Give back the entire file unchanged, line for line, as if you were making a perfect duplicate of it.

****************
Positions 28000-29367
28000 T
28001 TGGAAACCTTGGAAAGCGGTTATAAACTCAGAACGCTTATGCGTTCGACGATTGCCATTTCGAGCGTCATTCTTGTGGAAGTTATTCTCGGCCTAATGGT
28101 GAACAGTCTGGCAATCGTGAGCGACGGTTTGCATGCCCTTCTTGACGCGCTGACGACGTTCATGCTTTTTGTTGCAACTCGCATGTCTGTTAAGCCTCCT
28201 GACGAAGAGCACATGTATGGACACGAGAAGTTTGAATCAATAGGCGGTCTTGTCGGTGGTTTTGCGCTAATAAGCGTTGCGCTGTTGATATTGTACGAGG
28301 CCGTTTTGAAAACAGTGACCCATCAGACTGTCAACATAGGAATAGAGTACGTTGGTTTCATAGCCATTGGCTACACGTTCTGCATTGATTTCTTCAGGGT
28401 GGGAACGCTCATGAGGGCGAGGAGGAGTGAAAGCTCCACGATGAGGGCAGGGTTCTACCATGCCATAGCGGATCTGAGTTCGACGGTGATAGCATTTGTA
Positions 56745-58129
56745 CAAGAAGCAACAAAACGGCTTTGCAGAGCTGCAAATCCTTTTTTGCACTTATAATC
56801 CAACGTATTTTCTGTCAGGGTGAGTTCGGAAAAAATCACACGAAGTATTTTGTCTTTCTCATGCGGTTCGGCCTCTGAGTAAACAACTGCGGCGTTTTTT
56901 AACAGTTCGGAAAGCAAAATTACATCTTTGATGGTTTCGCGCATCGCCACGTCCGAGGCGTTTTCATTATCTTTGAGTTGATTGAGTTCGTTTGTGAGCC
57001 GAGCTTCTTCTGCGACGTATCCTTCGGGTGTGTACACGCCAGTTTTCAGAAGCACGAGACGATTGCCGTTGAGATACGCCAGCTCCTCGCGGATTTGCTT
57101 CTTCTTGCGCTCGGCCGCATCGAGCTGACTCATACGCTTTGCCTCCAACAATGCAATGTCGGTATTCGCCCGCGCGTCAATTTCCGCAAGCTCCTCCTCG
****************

Positions 28000-29367
28000 T
28001 TGGAAACCTTGGAAAGCGGTTATAAACTCAGAACGCTTATGCGTTCGACGATTGCCATTTCGAGCGTCATTCTTGTGGAAGTTATTCTCGGCCTAATGGT
28101 GAACAGTCTGGCAATCGTGAGCGACGGTTTGCATGCCCTTCTTGACGCGCTGACGACGTTCATGCTTTTTGTTGCAACTCGCATGTCTGTTAAGCCTCCT
28201 GACGAAGAGCACATGTATGGACACGAGAAGTTTGAATCAATAGGCGGTCTTGTCGGTGGTTTTGCGCTAATAAGCGTTGCGCTGTTGATATTGTACGAGG
28301 CCGTTTTGAAAACAGTGACCCATCAGACTGTCAACATAGGAATAGAGTACGTTGGTTTCATAGCCATTGGCTACACGTTCTGCATTGATTTCTTCAGGGT
28401 GGGAACGCTCATGAGGGCGAGGAGGAGTGAAAGCTCCACGATGAGGGCAGGGTTCTACCATGCCATAGCGGATCTGAGTTCGACGGTGATAGCATTTGTA
Positions 56745-58129
56745 CAAGAAGCAACAAAACGGCTTTGCAGAGCTGCAAATCCTTTTTTGCACTTATAATC
56801 CAACGTATTTTCTGTCAGGGTGAGTTCGGAAAAAATCACACGAAGTATTTTGTCTTTCTCATGCGGTTCGGCCTCTGAGTAAACAACTGCGGCGTTTTTT
56901 AACAGTTCGGAAAGCAAAATTACATCTTTGATGGTTTCGCGCATCGCCACGTCCGAGGCGTTTTCATTATCTTTGAGTTGATTGAGTTCGTTTGTGAGCC
57001 GAGCTTCTTCTGCGACGTATCCTTCGGGTGTGTACACGCCAGTTTTCAGAAGCACGAGACGATTGCCGTTGAGATACGCCAGCTCCTCGCGGATTTGCTT
57101 CTTCTTGCGCTCGGCCGCATCGAGCTGACTCATACGCTTTGCCTCCAACAATGCAATGTCGGTATTCGCCCGCGCGTCAATTTCCGCAAGCTCCTCCTCG